Few reports provide clear guidelines on how home blood pressure (HBP) should be measured in practice. In this study, we evaluated the influence of repeated HBP measurements on one occasion, and the difference between the 1st and 2nd day and between workdays and nonworkdays. The subjects (468 male, 232 female; mean age 41 years) were recruited from one company. HBP was measured with a semiautomatic device (Omron HEM-759P). Subjects were instructed to perform triplicate morning (m) and evening (e) measurements on 7 consecutive days. HBP tended to decrease during repeated measurements: systolic blood pressure (SBP) was significantly higher the 1st time than the 2nd time and 3rd time. There was no difference in diastolic blood pressure (DBP) between the 1st and 2nd time, but the value the 3rd time was significantly lower than the 1st and 2nd time. Both mHBP and eHBP on the 1st day were significantly higher than those on the 2nd day. mHBP was higher on the 1st workday than on nonworkdays, but the difference was less than 1 mmHg and there was no significant difference. Since there were significant differences in HBP during repeated measurements and between the 1st and 2nd day, which value to adopt as HBP needs to be discussed. Whether HBP was measured on a workday or a nonworkday seemed to have little influence on the HBP values obtained.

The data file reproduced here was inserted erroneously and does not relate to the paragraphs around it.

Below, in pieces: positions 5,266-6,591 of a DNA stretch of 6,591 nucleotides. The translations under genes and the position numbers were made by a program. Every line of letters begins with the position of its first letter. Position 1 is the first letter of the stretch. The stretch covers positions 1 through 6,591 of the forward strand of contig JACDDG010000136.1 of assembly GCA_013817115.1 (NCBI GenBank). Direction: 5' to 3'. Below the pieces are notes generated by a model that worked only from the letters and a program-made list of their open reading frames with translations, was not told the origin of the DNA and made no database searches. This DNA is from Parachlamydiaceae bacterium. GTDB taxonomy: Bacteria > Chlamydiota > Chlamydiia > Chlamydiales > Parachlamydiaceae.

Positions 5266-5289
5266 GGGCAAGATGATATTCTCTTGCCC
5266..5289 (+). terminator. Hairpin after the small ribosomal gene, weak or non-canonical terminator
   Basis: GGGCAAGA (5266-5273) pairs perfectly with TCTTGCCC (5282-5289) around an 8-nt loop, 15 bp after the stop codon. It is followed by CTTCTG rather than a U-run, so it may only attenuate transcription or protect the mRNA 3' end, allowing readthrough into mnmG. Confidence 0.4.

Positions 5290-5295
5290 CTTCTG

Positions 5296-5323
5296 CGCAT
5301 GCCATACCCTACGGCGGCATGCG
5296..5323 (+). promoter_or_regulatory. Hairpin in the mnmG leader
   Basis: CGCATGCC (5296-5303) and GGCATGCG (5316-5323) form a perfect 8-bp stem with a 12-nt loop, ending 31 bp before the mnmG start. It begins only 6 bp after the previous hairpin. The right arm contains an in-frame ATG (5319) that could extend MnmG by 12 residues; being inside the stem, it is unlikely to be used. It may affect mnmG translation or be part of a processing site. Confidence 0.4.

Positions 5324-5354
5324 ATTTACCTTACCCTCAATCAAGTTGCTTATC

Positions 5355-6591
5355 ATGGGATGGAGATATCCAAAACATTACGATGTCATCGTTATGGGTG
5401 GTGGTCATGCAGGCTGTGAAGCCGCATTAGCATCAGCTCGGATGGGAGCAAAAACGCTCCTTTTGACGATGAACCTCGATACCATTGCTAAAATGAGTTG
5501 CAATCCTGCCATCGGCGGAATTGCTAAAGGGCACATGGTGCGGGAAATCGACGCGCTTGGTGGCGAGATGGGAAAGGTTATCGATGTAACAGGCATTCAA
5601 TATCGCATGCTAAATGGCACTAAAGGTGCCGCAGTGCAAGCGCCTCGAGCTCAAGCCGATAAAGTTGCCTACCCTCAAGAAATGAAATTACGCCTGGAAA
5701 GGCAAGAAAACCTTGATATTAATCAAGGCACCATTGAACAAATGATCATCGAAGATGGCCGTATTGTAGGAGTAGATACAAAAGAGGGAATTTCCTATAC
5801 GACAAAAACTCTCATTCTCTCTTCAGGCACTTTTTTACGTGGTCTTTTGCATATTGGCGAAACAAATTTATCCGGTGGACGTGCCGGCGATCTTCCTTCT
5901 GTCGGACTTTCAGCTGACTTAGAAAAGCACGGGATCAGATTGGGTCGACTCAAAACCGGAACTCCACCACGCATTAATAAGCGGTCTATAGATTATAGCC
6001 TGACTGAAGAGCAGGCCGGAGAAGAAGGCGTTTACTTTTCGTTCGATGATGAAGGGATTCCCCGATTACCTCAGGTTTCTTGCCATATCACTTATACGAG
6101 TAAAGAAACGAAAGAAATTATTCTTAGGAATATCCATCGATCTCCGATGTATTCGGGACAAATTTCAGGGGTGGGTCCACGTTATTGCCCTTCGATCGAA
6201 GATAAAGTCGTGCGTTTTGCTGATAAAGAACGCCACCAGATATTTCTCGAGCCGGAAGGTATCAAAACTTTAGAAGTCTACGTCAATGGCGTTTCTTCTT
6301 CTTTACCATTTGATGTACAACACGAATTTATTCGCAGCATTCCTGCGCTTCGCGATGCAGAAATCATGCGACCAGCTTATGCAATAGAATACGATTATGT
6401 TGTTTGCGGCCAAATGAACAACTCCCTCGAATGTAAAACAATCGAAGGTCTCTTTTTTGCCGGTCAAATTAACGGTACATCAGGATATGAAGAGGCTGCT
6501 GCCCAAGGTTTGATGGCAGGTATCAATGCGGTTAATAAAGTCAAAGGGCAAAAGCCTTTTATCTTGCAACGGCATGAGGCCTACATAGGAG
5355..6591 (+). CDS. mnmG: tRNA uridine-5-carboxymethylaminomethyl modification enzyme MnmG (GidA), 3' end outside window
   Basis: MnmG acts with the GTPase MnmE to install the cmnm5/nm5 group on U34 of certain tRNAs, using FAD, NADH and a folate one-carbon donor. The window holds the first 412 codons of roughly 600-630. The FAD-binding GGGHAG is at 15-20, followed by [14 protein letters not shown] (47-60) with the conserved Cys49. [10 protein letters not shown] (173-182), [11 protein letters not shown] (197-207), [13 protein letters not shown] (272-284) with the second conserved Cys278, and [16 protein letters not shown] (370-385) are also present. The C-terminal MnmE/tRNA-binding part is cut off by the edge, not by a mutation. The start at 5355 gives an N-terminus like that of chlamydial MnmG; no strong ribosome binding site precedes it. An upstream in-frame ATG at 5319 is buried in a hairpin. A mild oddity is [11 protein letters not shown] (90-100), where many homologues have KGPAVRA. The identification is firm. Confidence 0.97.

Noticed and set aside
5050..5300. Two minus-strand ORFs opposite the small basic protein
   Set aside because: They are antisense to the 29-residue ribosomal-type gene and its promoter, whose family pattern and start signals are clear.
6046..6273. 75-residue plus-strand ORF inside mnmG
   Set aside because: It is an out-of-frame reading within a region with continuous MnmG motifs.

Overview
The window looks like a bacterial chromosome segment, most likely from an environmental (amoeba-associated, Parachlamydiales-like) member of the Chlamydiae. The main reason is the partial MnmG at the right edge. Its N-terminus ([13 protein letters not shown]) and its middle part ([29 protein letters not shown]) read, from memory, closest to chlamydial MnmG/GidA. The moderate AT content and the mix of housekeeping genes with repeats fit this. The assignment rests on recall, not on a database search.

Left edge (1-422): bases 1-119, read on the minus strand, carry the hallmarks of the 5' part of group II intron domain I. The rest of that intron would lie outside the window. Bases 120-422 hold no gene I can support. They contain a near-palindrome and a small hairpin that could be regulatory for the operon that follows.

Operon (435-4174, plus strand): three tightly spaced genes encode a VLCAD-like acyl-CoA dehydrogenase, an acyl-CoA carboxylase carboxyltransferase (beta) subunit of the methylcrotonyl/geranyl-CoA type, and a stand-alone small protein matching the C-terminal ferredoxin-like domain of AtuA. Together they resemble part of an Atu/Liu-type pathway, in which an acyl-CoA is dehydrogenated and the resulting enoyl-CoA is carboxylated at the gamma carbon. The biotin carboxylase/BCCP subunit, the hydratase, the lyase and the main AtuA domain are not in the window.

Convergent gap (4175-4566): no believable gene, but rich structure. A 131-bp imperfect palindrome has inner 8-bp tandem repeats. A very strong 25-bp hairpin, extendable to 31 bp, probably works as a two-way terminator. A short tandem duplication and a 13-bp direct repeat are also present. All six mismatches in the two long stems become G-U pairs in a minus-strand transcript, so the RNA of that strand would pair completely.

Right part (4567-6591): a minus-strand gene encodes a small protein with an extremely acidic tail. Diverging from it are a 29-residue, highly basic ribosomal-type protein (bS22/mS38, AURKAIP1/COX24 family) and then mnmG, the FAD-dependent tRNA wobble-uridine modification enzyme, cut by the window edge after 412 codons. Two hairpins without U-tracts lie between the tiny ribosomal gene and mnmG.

ASJC Scopus subject areas
- Internal Medicine